Gerhard Stoltenberg was the first all-German Minister of Defence. One of his tasks was to implement the unification of the East German Army and the Bundeswehr, too.
Dr. Gerhard Stoltenberg (Source: Bundesregierung/Reineke)Größere Abbildung anzeigen
Born on 29 September 1928 in Kiel, Dr. Gerhard Stoltenberg was the last Federal Minister of Defence who had been drafted to serve in the Wehrmacht of the Third Reich before the end of the Second World War.
After his release from a prisoner-of-war camp he made up for education he had missed due to military service and attained the Abitur, the German university entrance qualification, and went on to university to study history, sociology, and philosophy, and gained a Ph.D. in 1954.Stoltenberg became a member of the Christian Democratic Union (CDU) in Schlesweig-Holstein in 1947. In 1954, he gained a seat in the state parliament and was elected to the German Bundestag three years later.In 1965, Chancellor Ludwig Erhard appointed him Federal Minister of Scientific Research. He continued to hold this office also during the Great Coalition betwenn the Union parties and the SPD.In the course of the change of government in 1969 Stoltenberg became the deputy chairman of the CDU/CSU parliamentary group in the Bundestag. Two years later, he left the Bundestag and was elected Premier of Schleswig Holstein.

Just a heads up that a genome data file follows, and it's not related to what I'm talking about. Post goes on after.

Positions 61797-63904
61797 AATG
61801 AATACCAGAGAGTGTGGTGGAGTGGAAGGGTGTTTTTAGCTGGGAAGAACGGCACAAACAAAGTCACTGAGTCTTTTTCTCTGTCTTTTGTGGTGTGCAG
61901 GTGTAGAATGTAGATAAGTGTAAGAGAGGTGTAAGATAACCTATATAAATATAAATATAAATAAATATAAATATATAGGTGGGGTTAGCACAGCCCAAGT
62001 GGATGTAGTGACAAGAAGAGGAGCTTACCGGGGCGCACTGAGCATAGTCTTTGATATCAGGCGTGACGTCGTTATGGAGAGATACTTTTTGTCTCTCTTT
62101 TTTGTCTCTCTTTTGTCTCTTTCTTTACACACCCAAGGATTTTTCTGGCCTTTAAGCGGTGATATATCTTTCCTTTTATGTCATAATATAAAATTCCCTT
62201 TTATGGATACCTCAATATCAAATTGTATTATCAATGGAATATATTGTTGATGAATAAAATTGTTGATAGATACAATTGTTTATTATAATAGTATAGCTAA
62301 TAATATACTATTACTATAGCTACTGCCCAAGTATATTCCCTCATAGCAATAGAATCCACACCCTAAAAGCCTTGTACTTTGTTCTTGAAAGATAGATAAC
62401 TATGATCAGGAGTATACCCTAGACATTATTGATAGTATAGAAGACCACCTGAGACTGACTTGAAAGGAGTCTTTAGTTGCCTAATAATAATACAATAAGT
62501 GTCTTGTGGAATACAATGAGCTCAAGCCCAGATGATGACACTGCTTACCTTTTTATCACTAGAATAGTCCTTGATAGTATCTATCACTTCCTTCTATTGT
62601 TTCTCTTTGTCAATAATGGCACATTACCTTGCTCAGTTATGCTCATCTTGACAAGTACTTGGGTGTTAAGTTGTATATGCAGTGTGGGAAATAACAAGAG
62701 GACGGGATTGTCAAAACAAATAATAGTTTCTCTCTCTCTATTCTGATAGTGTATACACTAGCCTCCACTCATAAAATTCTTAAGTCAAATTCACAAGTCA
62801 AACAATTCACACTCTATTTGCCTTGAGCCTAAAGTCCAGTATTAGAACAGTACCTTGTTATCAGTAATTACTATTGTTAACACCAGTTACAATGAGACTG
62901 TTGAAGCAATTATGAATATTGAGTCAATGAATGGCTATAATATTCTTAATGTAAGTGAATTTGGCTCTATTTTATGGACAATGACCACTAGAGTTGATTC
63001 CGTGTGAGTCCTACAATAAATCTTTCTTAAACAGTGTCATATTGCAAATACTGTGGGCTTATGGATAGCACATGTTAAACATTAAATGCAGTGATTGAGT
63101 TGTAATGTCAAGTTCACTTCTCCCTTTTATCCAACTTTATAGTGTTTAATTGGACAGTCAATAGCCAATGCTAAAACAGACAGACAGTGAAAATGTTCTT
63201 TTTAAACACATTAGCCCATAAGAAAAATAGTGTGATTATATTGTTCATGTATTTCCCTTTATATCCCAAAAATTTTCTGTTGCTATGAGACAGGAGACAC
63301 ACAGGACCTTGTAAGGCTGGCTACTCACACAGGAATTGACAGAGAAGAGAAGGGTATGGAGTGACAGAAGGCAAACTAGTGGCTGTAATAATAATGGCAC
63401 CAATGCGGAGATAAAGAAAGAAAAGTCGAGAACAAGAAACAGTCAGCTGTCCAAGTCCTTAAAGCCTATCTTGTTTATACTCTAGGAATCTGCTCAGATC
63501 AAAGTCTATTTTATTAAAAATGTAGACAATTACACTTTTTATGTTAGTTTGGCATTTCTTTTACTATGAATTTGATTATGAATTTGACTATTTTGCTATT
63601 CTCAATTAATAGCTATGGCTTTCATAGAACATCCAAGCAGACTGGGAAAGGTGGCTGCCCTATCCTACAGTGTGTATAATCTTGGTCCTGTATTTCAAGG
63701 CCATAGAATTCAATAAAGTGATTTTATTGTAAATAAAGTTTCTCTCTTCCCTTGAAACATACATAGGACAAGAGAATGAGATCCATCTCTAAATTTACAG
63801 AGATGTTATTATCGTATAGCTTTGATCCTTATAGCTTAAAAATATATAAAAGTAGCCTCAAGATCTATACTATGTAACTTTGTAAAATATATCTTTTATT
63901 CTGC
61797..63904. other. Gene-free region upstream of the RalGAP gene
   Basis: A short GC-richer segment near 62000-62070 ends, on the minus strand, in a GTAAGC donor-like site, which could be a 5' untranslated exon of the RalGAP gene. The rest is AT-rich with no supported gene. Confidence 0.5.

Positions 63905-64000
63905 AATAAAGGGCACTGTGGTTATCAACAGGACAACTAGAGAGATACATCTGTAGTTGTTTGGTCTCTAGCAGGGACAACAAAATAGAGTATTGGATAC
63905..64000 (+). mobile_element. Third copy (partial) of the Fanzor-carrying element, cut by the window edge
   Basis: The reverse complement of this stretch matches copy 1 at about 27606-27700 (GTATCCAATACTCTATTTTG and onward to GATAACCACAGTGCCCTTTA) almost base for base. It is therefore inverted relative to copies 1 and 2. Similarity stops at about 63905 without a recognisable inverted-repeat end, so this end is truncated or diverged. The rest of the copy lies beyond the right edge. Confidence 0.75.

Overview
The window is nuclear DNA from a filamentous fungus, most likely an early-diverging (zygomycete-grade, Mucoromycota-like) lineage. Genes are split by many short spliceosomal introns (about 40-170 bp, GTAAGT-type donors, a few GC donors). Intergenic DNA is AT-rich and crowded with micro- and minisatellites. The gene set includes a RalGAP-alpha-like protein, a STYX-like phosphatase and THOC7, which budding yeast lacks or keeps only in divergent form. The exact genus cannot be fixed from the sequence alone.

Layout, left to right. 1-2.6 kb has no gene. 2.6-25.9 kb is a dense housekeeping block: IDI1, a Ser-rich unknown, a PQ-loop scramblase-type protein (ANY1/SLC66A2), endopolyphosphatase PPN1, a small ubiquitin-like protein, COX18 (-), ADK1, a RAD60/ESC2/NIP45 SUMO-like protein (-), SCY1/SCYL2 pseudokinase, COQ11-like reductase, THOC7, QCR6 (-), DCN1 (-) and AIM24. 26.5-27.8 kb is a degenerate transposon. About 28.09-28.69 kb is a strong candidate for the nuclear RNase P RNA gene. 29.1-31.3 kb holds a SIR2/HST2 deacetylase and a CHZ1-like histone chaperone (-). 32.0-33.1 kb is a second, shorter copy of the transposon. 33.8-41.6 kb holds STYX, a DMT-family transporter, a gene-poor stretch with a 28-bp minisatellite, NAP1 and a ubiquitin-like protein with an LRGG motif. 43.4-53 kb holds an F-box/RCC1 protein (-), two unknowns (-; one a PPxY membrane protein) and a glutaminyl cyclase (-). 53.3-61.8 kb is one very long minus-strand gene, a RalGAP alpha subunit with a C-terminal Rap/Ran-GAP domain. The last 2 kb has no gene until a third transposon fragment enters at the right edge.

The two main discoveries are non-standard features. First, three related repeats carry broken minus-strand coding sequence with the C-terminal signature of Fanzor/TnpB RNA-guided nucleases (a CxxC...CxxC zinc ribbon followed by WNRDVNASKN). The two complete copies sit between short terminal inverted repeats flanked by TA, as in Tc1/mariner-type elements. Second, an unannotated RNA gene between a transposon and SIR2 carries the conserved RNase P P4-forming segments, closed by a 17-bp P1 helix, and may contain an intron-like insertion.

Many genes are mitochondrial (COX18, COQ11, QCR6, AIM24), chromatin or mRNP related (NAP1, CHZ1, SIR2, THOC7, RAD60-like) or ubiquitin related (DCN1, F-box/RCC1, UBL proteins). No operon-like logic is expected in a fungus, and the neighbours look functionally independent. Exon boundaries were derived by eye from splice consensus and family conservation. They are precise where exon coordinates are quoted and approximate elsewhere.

After the end of the Social-Liberal coalition Helmut Kohl appointed him Federal Minster of Finance in 1982. He held this office until he was replaced by Theo Waigel, the new CSU chairman. Thus, Gerhard Stoltenberg became the third Minister of Defence of the Kohl government on 20 April 1989.As a result of the peaceful revolution in East Germany, the Germans were unified again in one common state as of 3 October 1990. On that very same day, Stoltenberg assumed command and control of the all-German armed forces.Now, one of his most urgent tasks was the integration of the former East German Army personnel into the Bundeswehr and the implementation of the defence policy arrangements made with the Four Powers.Furthermore, the political and military framework conditions had to be created for the withdrawal of Allied troops from Germany.On 31 March 1992, Stoltenberg took accepted responsibility for the controversial provision of tanks to Turkey and resigned from his office as Minister of Defence.He continued to be a member of the German Bundestag until 1998. Gerhard Stoltenberg died on 23 November 2001 in Bad Godesberg.